Messina’s mythology: “Ettore” defending meritocracy
Ettore, both in real life and in the most famous Iliad, defends nothing but meritocracy itself, always avoiding media flattery and trash talk. His career seems like a simple path, step by step, from Reyer Venezia to San Antonio Spurs, and you can’t easily find a real “Achilles” who could beat him: a Sicilian man – you know what I mean –who worked in the productive North of Italy, laying low and doing his own work.
Good intentions and good masters. He was formally trained by Sandro Gamba, Alberto Bucci and Bob Hill: day by day, this hard work as assistant coach in the 80s gave him the best basketball background he could have dreamed of.
A winner is of course ambitious, not always a social climber. Even in Bologna – which wasn’t so easy, Messina starts to win regularly, thanks to wonderful strategies and tactics and valuable players like…Manu Ginobili.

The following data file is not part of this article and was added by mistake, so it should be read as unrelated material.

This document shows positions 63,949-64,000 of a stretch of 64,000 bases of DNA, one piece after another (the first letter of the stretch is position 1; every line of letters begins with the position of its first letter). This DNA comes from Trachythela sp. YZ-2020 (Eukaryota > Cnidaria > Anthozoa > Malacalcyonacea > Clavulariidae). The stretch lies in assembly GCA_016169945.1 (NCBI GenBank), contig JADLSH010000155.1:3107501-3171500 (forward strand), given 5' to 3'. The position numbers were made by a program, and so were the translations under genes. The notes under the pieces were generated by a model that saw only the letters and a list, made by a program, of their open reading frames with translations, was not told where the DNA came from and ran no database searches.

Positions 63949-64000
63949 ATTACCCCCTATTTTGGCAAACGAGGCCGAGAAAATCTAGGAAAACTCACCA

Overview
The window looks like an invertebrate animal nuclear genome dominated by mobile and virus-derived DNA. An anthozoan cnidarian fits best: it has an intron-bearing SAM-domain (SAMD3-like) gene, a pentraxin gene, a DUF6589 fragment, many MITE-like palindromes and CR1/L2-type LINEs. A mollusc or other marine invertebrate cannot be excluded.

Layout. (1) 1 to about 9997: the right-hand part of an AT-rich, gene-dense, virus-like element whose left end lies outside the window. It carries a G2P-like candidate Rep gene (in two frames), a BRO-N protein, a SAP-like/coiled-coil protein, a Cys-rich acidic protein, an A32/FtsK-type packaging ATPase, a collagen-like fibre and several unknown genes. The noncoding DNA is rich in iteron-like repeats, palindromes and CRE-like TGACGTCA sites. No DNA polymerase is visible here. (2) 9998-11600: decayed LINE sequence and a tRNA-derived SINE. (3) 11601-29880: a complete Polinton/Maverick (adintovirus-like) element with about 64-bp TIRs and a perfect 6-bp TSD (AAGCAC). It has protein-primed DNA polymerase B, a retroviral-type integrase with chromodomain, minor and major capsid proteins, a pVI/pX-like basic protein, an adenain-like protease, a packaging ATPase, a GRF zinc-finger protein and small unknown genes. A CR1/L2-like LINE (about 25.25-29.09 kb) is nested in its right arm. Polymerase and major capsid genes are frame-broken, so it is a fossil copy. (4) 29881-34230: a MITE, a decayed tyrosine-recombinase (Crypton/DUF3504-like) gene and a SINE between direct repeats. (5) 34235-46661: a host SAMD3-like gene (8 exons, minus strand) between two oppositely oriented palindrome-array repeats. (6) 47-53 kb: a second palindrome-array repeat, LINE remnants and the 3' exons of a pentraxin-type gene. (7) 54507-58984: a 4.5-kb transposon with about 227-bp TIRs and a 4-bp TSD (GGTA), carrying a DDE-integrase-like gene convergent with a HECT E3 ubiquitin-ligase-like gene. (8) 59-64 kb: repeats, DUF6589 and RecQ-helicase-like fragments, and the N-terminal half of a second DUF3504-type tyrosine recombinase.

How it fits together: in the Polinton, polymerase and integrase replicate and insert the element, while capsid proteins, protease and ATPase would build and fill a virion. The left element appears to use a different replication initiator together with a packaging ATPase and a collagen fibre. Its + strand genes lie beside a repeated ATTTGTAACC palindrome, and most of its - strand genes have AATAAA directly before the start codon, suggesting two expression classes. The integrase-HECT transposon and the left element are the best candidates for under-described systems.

But he’s hard to please. With the national team he won the silver medal in 1997 European Championship, a gold medal in Giochi del Mediterraneo and another silver in the Goodwill Games, clearing the ground for Boscia Tanjevic.
Like Picasso with his Blue Period, Ettore joins in his “Continental Period”, eager to compete in Euroleague. A man of the sunny South Italy who actually works in the cold and harsh Moscow: seems like an are-you-kidding-on-me-Fate gag.
With Messina’s solid and unbreakable mark, it wasn’t impossible to lose. When life threatened him with a deep grief, right before Euroleague Finals, he managed to win the title moving to tears basketball fans all over Europe.
Then, during the Final4 in Milano against Maccabi (David Blatt’s masterwork), an unexpected loss: when I interviewed him I saw an emptied and weakened coach, an educated and serious man floating between memories from the past and a shiny future right in front of him.
I asked him about the basketball “Heaven” (this time, not through the backdoor) and the answer was an elegant jolt: the choice was already made in his mind.
Let’s stay sober: we can’t judge an actor by the number of Oscars or by a funny selfie during the awards ceremony. Totò, De Filippo, Gassman were great even without a chat with David Letterman. Ettore Messina is obviously “inside” this media game but we owe him the same respect Pop gave and gives him, letting the others judge him. Sooner or later.